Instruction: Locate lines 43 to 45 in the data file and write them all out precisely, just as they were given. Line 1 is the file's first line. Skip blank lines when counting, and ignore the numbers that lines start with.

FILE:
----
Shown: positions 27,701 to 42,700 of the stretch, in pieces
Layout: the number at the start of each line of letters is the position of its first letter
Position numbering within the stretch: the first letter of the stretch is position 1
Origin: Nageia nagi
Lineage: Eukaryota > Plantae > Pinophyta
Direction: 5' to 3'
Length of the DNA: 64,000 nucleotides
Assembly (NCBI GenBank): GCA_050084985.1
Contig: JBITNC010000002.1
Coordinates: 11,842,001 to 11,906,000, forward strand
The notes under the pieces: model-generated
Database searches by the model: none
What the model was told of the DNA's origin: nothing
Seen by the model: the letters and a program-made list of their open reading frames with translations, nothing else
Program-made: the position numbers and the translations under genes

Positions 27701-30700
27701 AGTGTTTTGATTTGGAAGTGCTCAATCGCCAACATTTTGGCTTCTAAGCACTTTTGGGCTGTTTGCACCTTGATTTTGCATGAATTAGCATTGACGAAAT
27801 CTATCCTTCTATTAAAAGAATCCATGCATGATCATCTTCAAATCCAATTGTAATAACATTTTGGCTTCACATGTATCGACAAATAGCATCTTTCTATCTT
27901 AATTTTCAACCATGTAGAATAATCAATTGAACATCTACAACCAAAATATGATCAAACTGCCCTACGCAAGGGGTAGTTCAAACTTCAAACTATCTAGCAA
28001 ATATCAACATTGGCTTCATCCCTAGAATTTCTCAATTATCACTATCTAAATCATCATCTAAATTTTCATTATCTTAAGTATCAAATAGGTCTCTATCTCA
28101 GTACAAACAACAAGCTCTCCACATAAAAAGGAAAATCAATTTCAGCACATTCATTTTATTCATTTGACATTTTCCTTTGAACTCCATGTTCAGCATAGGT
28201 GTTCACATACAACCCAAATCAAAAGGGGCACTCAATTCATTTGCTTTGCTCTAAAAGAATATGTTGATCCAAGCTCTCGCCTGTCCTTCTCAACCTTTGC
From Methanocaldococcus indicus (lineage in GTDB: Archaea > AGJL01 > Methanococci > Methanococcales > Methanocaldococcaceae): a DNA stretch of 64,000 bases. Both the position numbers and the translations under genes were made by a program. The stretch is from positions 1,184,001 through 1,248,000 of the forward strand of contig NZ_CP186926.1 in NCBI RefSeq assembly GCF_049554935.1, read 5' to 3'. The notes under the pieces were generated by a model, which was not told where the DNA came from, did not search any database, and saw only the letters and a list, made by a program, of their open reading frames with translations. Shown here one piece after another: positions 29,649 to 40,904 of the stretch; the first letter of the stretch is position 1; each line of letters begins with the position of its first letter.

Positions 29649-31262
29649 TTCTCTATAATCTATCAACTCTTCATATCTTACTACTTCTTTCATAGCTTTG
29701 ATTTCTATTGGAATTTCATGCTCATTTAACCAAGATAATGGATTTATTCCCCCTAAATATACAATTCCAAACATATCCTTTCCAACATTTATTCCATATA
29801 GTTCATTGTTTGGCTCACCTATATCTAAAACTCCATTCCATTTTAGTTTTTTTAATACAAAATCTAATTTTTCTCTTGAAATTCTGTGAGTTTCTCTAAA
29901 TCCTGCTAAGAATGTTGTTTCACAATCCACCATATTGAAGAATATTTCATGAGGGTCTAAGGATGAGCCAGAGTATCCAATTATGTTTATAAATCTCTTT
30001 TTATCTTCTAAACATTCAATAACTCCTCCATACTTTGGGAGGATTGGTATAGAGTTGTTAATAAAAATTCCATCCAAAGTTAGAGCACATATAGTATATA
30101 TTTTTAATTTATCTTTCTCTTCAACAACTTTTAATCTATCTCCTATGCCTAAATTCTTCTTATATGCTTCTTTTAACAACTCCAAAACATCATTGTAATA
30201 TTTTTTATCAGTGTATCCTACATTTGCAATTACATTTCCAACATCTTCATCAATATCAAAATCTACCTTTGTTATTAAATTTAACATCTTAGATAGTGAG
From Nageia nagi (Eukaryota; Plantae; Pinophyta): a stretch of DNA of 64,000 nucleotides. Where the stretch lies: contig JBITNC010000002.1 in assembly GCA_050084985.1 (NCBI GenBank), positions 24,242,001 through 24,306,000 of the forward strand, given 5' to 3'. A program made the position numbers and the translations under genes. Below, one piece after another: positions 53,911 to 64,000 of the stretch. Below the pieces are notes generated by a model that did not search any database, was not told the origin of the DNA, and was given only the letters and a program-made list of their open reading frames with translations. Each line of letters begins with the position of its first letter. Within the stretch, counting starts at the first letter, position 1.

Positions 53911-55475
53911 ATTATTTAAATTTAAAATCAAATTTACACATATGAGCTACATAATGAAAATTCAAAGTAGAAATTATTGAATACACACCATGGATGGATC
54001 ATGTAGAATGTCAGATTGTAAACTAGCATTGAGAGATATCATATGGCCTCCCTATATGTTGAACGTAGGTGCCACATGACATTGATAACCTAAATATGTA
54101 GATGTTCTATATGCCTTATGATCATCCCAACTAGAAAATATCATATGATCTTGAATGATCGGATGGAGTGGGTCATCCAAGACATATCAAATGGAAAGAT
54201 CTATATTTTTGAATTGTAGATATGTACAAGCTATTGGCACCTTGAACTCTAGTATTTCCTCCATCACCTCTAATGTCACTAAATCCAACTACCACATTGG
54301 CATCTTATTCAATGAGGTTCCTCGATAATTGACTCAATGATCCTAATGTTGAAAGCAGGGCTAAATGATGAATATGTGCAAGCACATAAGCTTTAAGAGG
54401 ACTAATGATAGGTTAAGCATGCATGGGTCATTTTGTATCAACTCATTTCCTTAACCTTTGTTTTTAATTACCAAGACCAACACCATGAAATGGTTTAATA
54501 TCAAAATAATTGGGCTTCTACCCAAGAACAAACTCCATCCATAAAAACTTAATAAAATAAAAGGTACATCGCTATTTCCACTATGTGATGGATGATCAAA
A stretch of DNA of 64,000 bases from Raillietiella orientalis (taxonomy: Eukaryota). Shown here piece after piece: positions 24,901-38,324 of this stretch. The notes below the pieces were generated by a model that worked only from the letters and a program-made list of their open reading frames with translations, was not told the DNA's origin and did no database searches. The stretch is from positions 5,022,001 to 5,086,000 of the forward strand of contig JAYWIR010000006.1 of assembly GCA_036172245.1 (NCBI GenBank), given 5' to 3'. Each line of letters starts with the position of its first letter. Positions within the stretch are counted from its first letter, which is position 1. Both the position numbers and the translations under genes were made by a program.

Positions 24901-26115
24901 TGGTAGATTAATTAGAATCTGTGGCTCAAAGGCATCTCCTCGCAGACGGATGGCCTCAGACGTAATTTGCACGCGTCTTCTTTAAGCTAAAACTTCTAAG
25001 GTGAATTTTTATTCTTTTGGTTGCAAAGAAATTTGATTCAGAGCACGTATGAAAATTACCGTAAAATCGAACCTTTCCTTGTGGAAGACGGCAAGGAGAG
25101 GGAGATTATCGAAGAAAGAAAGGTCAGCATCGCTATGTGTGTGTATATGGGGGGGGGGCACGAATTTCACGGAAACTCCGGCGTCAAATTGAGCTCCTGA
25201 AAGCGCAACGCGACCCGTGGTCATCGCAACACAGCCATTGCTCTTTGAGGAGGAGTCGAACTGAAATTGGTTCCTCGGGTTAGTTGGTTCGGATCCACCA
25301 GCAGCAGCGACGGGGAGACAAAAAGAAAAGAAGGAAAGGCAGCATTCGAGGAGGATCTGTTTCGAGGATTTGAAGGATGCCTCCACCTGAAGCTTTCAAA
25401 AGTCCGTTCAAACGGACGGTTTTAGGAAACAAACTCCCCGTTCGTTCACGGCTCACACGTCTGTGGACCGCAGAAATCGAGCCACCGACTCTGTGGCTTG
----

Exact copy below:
24901 TGGTAGATTAATTAGAATCTGTGGCTCAAAGGCATCTCCTCGCAGACGGATGGCCTCAGACGTAATTTGCACGCGTCTTCTTTAAGCTAAAACTTCTAAG
25001 GTGAATTTTTATTCTTTTGGTTGCAAAGAAATTTGATTCAGAGCACGTATGAAAATTACCGTAAAATCGAACCTTTCCTTGTGGAAGACGGCAAGGAGAG
25101 GGAGATTATCGAAGAAAGAAAGGTCAGCATCGCTATGTGTGTGTATATGGGGGGGGGGCACGAATTTCACGGAAACTCCGGCGTCAAATTGAGCTCCTGA